Late last week, the state of Virginia ran an update on the official report on the Virginia Tech massacre, correcting factual errors and revealing details about breakdowns in emergency communications on the day of the crisis. The report found that the campus had two contradictory emergency notification policies, which stalled efforts the day of the crisis.
We asked Cindy Lawson -- assistant to the chancellor at the University of North Carolina Wilmington and one of the leading experts on crisis communications -- to speak to what lessons could be learned from the updated report. "Hindsight is great," Lawson cautions, "and when crises happen at other institutions, it's important for all of us to learn not just from real or perceived mistakes but also from their successes." That said, the Virginia Tech incident offers an effective lesson in the importance of having a clear emergency notification policy.
What's Absolutely Critical to Include
"I really believe that it's the "obvious" that is, more often than not, overlooked."
Cindy Lawson, University of North Carolina Wilmington
In crafting an emergency notification policy, Lawson notes that it is crucial that certain questions be asked by your institution's public information officer. These include:
What if one or more of the critical employees responsible for the plan's execution are at a conference, are on vacation, or are otherwise unavailable? Have others been trained? How long ago? Are they prepared to step in as backups?
What types of "holding statements" does your plan include, so that messages can be disseminated easily and quickly? Lawson recommends having your senior administrators and your university attorney review those statements now, before a crisis hits. During the crisis, everything will be time-critical. "It is better to communicate partial or incomplete information rather quickly than to wait a long time to release thorough or complete information," Lawson notes. "In a world where social media are prevalent, either you must get your message out or others will do it for you."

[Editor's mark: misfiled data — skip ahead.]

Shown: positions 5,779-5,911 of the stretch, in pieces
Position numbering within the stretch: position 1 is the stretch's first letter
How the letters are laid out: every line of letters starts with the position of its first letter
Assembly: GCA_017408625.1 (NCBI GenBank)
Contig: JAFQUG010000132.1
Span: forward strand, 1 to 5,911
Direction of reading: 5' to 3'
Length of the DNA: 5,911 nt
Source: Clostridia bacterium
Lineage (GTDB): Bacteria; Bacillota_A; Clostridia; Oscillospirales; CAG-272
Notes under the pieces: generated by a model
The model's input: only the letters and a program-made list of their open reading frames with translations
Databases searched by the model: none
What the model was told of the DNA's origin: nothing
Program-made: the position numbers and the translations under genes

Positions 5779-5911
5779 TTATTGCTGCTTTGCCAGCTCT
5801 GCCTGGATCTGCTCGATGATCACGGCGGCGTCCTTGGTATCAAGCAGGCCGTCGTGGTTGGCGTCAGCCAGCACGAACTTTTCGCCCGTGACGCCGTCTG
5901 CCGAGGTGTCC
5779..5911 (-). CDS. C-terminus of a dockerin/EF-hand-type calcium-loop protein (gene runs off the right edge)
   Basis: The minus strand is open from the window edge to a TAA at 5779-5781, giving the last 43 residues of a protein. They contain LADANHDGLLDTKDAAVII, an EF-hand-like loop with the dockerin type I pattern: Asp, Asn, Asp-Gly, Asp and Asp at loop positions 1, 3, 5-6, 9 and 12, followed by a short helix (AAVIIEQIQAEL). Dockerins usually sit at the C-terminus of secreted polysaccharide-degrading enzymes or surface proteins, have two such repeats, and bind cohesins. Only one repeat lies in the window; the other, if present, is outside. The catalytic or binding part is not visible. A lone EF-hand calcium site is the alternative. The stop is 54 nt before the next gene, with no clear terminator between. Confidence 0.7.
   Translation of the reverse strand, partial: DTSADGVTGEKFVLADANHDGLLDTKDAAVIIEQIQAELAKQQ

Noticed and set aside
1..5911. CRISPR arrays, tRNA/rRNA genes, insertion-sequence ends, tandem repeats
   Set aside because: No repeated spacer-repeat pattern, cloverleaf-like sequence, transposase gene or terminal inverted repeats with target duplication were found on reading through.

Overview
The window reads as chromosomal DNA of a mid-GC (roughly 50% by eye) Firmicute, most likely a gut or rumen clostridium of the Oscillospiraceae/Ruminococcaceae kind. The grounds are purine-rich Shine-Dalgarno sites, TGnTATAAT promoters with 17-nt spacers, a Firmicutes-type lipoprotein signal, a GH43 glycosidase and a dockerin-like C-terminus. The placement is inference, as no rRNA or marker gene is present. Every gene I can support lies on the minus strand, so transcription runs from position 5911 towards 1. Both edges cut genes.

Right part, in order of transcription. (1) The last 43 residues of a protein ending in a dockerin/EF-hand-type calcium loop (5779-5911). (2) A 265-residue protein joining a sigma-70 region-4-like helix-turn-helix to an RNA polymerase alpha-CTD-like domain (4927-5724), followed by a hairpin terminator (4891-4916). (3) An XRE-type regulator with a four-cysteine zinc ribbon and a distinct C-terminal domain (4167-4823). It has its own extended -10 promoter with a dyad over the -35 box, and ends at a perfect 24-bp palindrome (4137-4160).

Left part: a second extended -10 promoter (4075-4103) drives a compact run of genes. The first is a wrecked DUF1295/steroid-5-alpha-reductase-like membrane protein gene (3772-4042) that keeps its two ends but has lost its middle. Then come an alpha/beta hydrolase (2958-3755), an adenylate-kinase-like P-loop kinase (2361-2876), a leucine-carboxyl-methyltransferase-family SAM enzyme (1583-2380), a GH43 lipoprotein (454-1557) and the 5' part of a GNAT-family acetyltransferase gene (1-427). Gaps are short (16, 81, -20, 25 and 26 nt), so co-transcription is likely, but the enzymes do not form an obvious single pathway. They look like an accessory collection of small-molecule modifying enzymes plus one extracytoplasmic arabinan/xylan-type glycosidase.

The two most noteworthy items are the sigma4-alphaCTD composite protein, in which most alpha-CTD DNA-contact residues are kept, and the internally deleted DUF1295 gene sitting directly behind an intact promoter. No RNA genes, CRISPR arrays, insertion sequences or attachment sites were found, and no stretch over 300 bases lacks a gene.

Next, what is the approval process for sending those messages? In a crisis, the fewer people involved in the writing and approval process, the better. Identify clearly who those individuals are. Also, consider:
- Do the individuals who have the authority to create messages also have the ability to send them?
- Do they know the "codes" or have they been given the "clearance" to make that happen?
- Can they send those messages only if they are on campus, or can they send them from anywhere in the world?
Finally, check whether your various systems for communicating in an emergency have been tested thoroughly. When were they last tested? It is dangerous to assume that just because an emergency notification system worked six months ago, it will also work today. "Also," Lawson adds, "you need to test what will happen when all of your communication systems are deployed simultaneously. Do parts of the system 'crash?'"
Criteria for Issuing an Emergency Notification
While some criteria will be culturally specific to your institution, ensure that the critical people on your campus know exactly what incidents or circumstances will trigger your emergency notification systems. At a minimum, Lawson suggests, these are the types of situations that warrant an immediate notification -- "and by that, I mean as quickly as possible":